Kellyanne Conway continued the Trump administration's attempts to deflect criticism over Trump's recent travel and immigration ban by comparing the action to Obama administration policies.
Conway told Chris Mathews in an interview Thursday night, "I bet it’s brand new information to people that President Obama had a 6-month ban on the Iraqi refugee program after two Iraqis came here to this country, were radicalized and they were the masterminds behind the Bowling Green massacre. It didn’t get covered.” But in reality, no such massacre or ban took place. Conway appears to be referring to a 2011 foiled terror attack in Bowling Green, Kentucky, which led to Obama delaying, not banning, Iraqi refugee visa approvals for a period of time.
Conway echoed President Trump who made a similar statement earlier in the week that fact checkers have shown not to be accurate.
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"My policy is similar to what President Obama did in 2011 when he banned visas for refugees from Iraq for six months. The seven countries named in the Executive Order are the same countries previously identified by the Obama administration as sources of terror. To be clear, this is not a Muslim ban, as the media is falsely reporting," Trump wrote in a January 29 statement.
That is “Mostly False," says the fact checking website Politifact.com, while the Washington Post’s “Fact Checker” blog gave Trump three out of four “Pinocchios," dubbing the statement, and later ones to the same effect, “a facile claim.”
Trump is correct in insisting that his policy is not a full-out "Muslim ban," though he had explicitly campaigned on one. Trump's policy bans all travel from seven Muslim-majority countries for 90 days, and bans all refugee admissions for 120 days, and Syrian refugee admissions indefinitely.
Politifact takes issue with the statement on three major points: Trump was wrong to say Obama “banned visas for refugees”. He misrepresents Obama’s position on the seven countries named in the executive order. And while Obama took the actions he did in response to a specific threat, Trump’s actions can be described only as preemptive, at best.
Obama’s State Department did stop processing Iraqi refugee requests for six months in 2011, though it did not say so, and ABC only reported on it two years after the event.
However, Obama’s halt on processing refugee requests was not a blanket ban, and did not stop Iraqi refugees from being granted asylum. They continued to enter the U.S. throughout the Obama administration’s time in office.
Another major departure between Trump and Obama's policy, says Foreign Policy, is that Obama's policy originated within the Justice and Homeland Security Departments after a dozen committe meetings. Trump's order was drafted by White House "political officials and then presented to the implementing agencies as a fait accompli."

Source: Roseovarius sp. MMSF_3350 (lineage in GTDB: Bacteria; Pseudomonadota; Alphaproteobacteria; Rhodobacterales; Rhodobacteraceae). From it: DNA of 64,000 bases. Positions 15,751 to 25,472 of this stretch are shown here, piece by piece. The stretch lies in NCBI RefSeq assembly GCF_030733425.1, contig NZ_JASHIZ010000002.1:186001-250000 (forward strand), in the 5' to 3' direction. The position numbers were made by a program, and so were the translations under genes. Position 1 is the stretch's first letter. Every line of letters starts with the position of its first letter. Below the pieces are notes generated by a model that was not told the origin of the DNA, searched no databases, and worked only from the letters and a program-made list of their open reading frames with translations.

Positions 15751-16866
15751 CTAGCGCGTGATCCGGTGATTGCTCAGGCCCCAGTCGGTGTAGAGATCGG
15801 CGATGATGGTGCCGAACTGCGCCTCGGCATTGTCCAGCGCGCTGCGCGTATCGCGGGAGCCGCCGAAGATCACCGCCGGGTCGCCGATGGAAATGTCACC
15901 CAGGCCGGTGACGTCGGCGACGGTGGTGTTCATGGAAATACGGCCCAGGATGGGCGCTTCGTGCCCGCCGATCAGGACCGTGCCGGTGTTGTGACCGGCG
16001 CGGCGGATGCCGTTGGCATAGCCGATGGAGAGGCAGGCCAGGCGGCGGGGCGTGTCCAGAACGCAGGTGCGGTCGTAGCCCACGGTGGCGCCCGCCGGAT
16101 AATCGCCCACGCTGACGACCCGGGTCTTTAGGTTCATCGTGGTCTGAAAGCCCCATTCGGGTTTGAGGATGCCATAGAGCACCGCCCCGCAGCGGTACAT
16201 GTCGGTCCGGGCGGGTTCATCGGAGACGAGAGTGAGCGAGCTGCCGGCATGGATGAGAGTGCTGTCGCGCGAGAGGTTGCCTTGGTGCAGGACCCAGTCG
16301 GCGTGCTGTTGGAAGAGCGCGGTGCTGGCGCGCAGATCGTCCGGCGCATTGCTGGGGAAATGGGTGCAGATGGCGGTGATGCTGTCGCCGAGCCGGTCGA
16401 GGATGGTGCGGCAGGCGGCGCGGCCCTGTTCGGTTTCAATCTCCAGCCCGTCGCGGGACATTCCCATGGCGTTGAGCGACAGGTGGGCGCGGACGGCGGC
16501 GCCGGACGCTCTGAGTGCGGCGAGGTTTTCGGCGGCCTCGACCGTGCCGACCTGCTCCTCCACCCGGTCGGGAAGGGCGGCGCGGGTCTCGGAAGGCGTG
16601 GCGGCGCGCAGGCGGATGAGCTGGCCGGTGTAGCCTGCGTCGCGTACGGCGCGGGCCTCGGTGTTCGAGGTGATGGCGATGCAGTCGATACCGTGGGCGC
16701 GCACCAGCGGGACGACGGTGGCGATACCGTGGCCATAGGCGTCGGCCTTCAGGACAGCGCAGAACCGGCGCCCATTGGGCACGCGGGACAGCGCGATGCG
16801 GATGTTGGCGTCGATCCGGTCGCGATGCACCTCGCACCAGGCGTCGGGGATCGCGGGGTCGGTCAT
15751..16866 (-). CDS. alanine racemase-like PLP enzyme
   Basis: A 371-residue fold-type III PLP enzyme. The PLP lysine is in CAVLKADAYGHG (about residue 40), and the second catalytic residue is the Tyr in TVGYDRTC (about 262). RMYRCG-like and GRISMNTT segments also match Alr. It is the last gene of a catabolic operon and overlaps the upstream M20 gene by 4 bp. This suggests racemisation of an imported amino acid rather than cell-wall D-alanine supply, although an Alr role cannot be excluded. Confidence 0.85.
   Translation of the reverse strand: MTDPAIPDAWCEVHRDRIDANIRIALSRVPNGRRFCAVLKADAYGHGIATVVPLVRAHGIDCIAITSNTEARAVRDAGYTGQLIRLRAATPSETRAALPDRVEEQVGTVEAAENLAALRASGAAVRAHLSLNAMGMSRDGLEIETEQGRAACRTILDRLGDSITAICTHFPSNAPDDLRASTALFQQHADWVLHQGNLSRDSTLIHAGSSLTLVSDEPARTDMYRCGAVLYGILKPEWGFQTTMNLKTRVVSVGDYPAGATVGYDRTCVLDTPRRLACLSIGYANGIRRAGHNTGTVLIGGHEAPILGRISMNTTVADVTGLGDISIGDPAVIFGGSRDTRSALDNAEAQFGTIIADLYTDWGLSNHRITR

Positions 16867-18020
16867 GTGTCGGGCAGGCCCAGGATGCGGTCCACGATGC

Further debunking the claim that Obama “banned visas for Iraqi refugees,” the Post’s Fact Checker quotes Jon Finer, director of policy planning in the Obama State Department: “There was not a single month in which no Iraqis arrived here,” he wrote in Foreign Policy. “In other words, while there were delays in processing, there was no outright ban.”
Furthermore, Obama’s policy did not prevent all the citizens of Iraq, or of any other country, let alone the green-card holders among them (which Trump reversed on two days later), from entering the United States. “Trump’s policy is much more sweeping, though officials have appeared to pull back from barring permanent U.S. residents,” according to Fact Checker.
As for declaring the seven countries to be “the same countries identified by the Obama administration as sources of terror,” Trump misrepresents the designation and action taken by Obama.
Trump is referring to a 2015 act in which Obama amended the visa waiver program to exclude nationals from 38 countries who had traveled to any of those seven countries to be eligible to enter the U.S. without a visa. “Obama’s actions dealt with people who had visited Iraq, Syria, Iran, Sudan, Libya, Somalia and Yemen, not citizens of those countries, and it did not prohibit them from entering the United States,” explains Politifact. That is significantly different from Trump’s implication that Obama had designated the populations of those countries as a threat.
Finally, possibly the most important difference between Trump’s executive action and Obama’s Iraqi refugee-processing delay is the fact that Obama was responding to a specific threat, and his actions were methodical in dealing with that threat.
Obama was responding to a foiled plot by Iraqi nationals living in Bowling Green, Kentucky, to send money, explosives and weapons to al-Qaida. Trump has not cited a similar “triggering threat” underlying his policy - if anything, as the Fact Checker notes, Trump’s staff has only pointed to attacks unrelated to the countries named in his order.